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The Railway Department notifies excur sions and special train arrangements ie connection with the Timaru Show andßaoes. A child of seven or eight said that when the Bible speaks o( " children's children " it must mean dolls. 11 1 shall give you ten days or ten shillings," Baid the magistrate. "All right," said the prisoner. " I'll take the ten shillings." A fair propositton : —Father (to wouldbe son-in-law) : " Young man, will you be able to take care of my daughter m the style to whioh she has always been aooustomed?" Young man (earnestly); «• j«u guarantee it, sir, or return the girl." Gordon Hare, who shot his parent and committed suicide the other day, was well known m New Zealand, whither he wbb sent some two years ago to sow his wild oats. Like a groat many bad pennies he did no good m the colony, and soon drifted home again. Ex-Empress Eugenic is said to have developed idiosnyorasies, besides being a reoluaa. One is a tendency to Spiritualism and a belief that she can commune with the dead Prince Imperial. It is well understood that she intends to make Prinoess Beatrice of England her heiress. According to the " Detroit Free Press " a Chicago burglar read m a newspaper that he bad overlooked eighty dollars m a bureaudrawer. He returned the next night and not only secured it, but a suit of olothes besides. 1 Here we have another illustration of the value of the press as a disseminator of useful information. Now is the time to subscribe.— 41 Norristown Herald."Mme. Viotorin, who is known all over the continent as "the strongest woman m the world," and is sometimes spoken of as the "Female Hercules," is of medium height, with a girlish fjgure, and. nothing heioulean, looking about her. Yet she readily lifts one thousand pounds. Her strength is wholly the result of daily athletio training since youth. A singular thing is that she eats but little meat, preferring birds and fowls. Eggs are her main diet, and Bhe drinks ooooa.

Professor Hugo will deliver the last of his Belies of leoturea thia evening at the Orange Hall, when the srbjeot treated of will be "Lips." i TBe principal event of the rinking season, the race for the handsome silver cup given by Mr Elston, comes off at the Eink de Paris at i 8.30 thia evening, and will doubtless attract a large attendance of spectators. A Frenoh merchant introduced a young Parisian to his very pretty wife, and the two latter eloped. The merohant told the young man's parents that they had stolen a thousand poundß from his safe, and the parents reoeived a telegram from their son asking them to repay the money, which they did. In a Bhort time the young man came home with' out his companion, who had fled, and said that he had stolen nothing. Then it was found that the merohant had fled also. By the marriage of the Princess Letitia— only daughter of Prinoe Jerome Bonaparte and the Prinoeas Olotilde of Savoy— with her unole, the Duko of Aosta, the bride's family relations become somewhat complicated, She will be the sister-in-law of her own mother, the mother-in-law of her oousins, and the aunt of her first oousin, the Prinoe of Napleß. Her husband will be the son-in-law of his sister, and of his brother-in-la*, and nephew of hiß brother and sister, and the brother-in law of his nephews, A Brisbane telegram m the •• Melbourne Age " of the 12th inetant aaya :— «• An extraodinary inoident ocourred m the Assembly Chamber last night. Mr Masters, member for Fortitude Valley, was unable to maintain an upright position when he attempted to cross the house. He fell headlong to the floor more than onoe. Members generally treated the matter jooularly. The member refused to go home, but sat oalling •• Aye, aye," m a loud tone to all questions. After adjournment, and another heavy fall, he waa led from the House by two members, and sent horoe m a cab." M. Marambet m a communication to the Academy of Medicine, stated that after examining 3000 oonvioted criminals he found that of the vagabonds and medioantß 79 pel cent, are drunkards; of the assassins ano incendiaries, 50 and 57 ; of robbers 71. 01 thoaa convicted of crimes against the persor 83 percent., and those guilty of attacks or property, 77 per oent. are alooholics. Of 10( oriminal youths under twenty, 64 are already drunkards. Drunkenness has already m creased m France riipe the consumption o spirits has been substituted for that of wine The number of Bheep m Europe has beer for a length of time largely on the deorease Compared with what they were a dozen yean or so baok, these animals m round numben are 50,000,000 lobs at the present time. Thi largest decrease Beems to be m Austria, whiol has fewer sheep by 16,000,000 than it onci had. France has also less sheep by ll,000,00( the deorease m Germany being 9,000 000 England 6,000,000, and Spain 5,000,000. A one time there were some 224,000,000 sheej m Europe. Now the numbers are set dowr at about 195,000,000. So that m the com paratively new countries of Australasia ther< is plenty of Boope for the sheep industry although there are now upwards of 86,000,001 Bheep m those oolonies. It may be stated that m the United States sheep are also fas decreasing The numbers, whioh amountec m 1886 to 44,750,000, over 4,000,000 less thar they had been the^preoeding four years, hav< been further reduced owing to various' causes A beautiful lady m Paris, belonging to th< diplomatic circle, lately met with a mos peculiar accident at a ball, to the intensi delight of her " bosom friends " of the fai sex. The lady m question wore a low-bodiec dress of artistic design, whioh attraotec general admiration, but what most rivetet the attention of the ball guests were he: shoulders of dazzling white. Suddenly he brooch, a splendid cameo, beoame unfastened dropped to the ground and broke to pieoea In her alarm, the fair owner quiokly stoope< to pick up the fragments. But this rapi( movement caused something still mori valuable to fall to the ground, viz,, a portioi of the oharmiag white shoulders of the lady a pieoe of a mass resembling poroelain delicately touched up m blue and, pink. Thi gentlemen gazed m blank astonishment a the damaged beauty, while the ladies gigglei m their pooket-handkerohiofs, and the hus I band ran for a shawl to conceal the mis fortune.— " Tableau. " The dead body of a man, horribly mutilate< and dismembered, was Jound on the railway near Coventry on August 14th. There wer' no means of establishing his identity, and after the inquest, the body was buried as tha of an unknown. Immediately over the man' heart was discovered a long tress of woman'i hair. By the tress of hair he has beet identified, Mibb F. Thaoker, a young lady o Wolverhampton, saw, a day or two ago, j paragraph m a newspaper giving some par tioulars of the deceased, and she concluded that he was William Bromley, a native o Oriok, near Eugby. Bromley had for som< time lived at Wolverhampton, and had beer engaged to Miss Thaoker, and reoently sh< came to Coventry to inßpeot the clothes anc other property found on deceased. Sh< r9oognised a Bmall microscope and the sleeve links whioh he wore, and when Bhown th( hair found that it was her own. Some firm ago he promised to spend Bank Holiday with Mies Thacker, at Wolverhampton. He die not Bee her, however, and she believes that being short of money, he was walking alonf the railway between the two towns when he was overtaken by a train and killed. One of the saddest oases that has ooourreti m my observation (writes the Amerioan oorrespondent of a contemporary) is that ol Emily Euter, who has been suing m the CourtE to be released from the guardianship of hei brother. It almost sounds like the story oi Cinderella, without.the glass Blipper and the prinoely lover, and the substitution of a brutal brother for the oruel sisters. Emily'a father died some years ago leaving a fortune of about 30,000 dollars. Emily's brother had himself appointed executor to his father's estate, and also the. guardian of his sister. The wretohed girl was taken to her brother's home, and made the drudge of the family ; she had scaroely clothes enough to cover her nakedness, and was driven into the streets to colleot cinders from ash barrels; she was beaten and abused till life beoame a horror and a burden, and then she ran away to tha home of her aunt, who took her m and sheltered her. The brother watohed the house for days, and finally oaught the Bister m the street and dragged her home; then she esoaped again, and suit was entered to ohaoge her guardian. After a oareful investigation. Judge Barrett deoided that the brutal brother was not a fit guardian for his Bißter, and remanded her to the oustody of her aunt • and m deference to the Surrogate, Judge Barrett left to him the duty of removing the brother ; this the Surrogate, for some inßorutable reason, refused to do, and remanded the girl baok to slavery. A well attended meeting of ratepayers m the Allentqn portion of the Upper Ashburton Road distriot was held at ihe residence of Mr W. J. Siloook, Winter's road, last evening. Mr Silcook was voted to the ohair. The principal business the meeting was called to consider was m connection with Rawle's orossing, a ford over the North branoh of the Ashburton river, some distanoe above the Woollen Faotory. The Upper Ashburton Egad Board have called for tenders to repair thiß fprd and keep it m order tor a stated period, and the cost of the repairs would fall upon the ratepayers m the Allenton distriot. The meeting was unanimous m the opinion that a very large sum would be requisite to put the ford m order at the present time, and perhaps the repairs would only last a few days. As there was a bridge at Bigby's, to go round by whioh meant only a very small ad. dition trip, to all the residents m the Forks distriot, save three or four, the meeting thought the road at the ford should be closed while the river remained m its present state. When, however, the state of the river is suoh that the ford oan be made passable without inourring muoh outlay the meeting expressed their willingness to contribute. Ultimately it waa resolved on thg motion q| Mr Qteele, seoqnded by Mr Broamfteld "That a petition be sent to the Board requesting them to defer spending any money at Eawle's crossing at present, and that m the meantime the road be dosed." Mr Campbell, the representative of the ward on tho Board, was present at the meeting and ga,ve a.ll the information m hiß possession pn the aubjeot. At the oonolu.Biop of the business a hearty vote of thanks, was passed tq him for his attepdanqe, (hqae present being unanimous m their praise of the way m which he bad represented the distrust ever sinoe his eleotion. Hope fob the Deaf. — Nioholson's Ear Drums Cure Deafness. The moat astonish* ing cures have been effected. Send for 182 page illustrated book containing full parti^ I cqlars of this invention, free.' Pr Nicholson, 65 WiUJam, gtre?t, WelbourpQ, '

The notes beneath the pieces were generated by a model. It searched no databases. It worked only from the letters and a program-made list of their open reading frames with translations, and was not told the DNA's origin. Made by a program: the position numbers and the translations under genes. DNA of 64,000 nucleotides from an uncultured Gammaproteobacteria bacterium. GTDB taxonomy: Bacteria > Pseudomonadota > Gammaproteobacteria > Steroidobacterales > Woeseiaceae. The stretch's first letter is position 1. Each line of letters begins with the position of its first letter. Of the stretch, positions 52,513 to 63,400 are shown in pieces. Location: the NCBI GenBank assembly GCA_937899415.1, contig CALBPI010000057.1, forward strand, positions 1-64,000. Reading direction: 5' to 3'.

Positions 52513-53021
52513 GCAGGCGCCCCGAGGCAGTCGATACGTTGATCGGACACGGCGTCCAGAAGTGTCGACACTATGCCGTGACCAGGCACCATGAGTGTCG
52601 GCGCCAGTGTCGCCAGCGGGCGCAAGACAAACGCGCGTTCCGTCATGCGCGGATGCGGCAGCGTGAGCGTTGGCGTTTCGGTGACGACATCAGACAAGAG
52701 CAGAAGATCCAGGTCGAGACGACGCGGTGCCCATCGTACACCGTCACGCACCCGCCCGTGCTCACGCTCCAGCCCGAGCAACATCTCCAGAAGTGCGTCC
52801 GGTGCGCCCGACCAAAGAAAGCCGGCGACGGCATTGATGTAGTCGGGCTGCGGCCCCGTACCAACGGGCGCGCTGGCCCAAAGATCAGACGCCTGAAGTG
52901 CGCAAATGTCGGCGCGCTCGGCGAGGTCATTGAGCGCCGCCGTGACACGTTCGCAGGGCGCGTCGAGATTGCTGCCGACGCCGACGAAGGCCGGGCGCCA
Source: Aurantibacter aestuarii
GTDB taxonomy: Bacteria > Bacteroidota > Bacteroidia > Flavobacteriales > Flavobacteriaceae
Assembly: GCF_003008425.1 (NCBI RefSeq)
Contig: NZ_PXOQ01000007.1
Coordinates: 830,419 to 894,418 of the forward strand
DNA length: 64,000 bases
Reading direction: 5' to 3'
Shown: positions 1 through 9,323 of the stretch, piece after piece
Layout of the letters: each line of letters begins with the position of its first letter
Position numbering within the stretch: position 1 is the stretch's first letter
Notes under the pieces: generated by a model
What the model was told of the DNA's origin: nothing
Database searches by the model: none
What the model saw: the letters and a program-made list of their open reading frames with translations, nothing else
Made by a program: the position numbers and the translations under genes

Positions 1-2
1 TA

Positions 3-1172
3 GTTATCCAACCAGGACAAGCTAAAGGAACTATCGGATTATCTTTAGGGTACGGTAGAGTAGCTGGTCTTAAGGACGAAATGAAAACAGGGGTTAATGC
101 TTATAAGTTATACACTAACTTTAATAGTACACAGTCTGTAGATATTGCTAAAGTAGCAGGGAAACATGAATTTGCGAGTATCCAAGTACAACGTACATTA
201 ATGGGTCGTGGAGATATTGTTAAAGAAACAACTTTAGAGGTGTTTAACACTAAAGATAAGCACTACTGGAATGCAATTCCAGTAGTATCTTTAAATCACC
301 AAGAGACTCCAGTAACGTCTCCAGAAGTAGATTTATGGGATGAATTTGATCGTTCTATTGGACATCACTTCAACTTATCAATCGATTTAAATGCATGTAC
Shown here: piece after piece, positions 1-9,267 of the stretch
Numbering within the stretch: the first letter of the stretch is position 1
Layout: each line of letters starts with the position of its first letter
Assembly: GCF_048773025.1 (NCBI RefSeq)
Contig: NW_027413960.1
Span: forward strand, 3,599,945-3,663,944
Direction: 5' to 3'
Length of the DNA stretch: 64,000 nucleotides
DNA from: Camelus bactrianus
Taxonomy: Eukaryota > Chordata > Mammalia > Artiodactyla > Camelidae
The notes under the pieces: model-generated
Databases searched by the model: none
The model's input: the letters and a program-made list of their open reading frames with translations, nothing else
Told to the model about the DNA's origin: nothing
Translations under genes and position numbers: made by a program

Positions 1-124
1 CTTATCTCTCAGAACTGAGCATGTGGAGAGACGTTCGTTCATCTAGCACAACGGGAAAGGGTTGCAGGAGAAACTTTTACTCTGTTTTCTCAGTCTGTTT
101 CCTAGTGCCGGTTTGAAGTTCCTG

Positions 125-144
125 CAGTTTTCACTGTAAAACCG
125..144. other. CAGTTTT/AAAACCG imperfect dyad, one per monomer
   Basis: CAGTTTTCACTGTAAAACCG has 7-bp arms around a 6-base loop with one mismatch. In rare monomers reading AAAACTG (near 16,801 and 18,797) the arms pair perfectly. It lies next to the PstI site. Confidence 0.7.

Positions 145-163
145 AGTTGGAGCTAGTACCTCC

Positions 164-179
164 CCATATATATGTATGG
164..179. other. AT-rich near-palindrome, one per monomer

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LOCAL AND GENERAL., Ashburton Guardian, Volume VII, Issue 1979, 25 October 1888

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LOCAL AND GENERAL. Ashburton Guardian, Volume VII, Issue 1979, 25 October 1888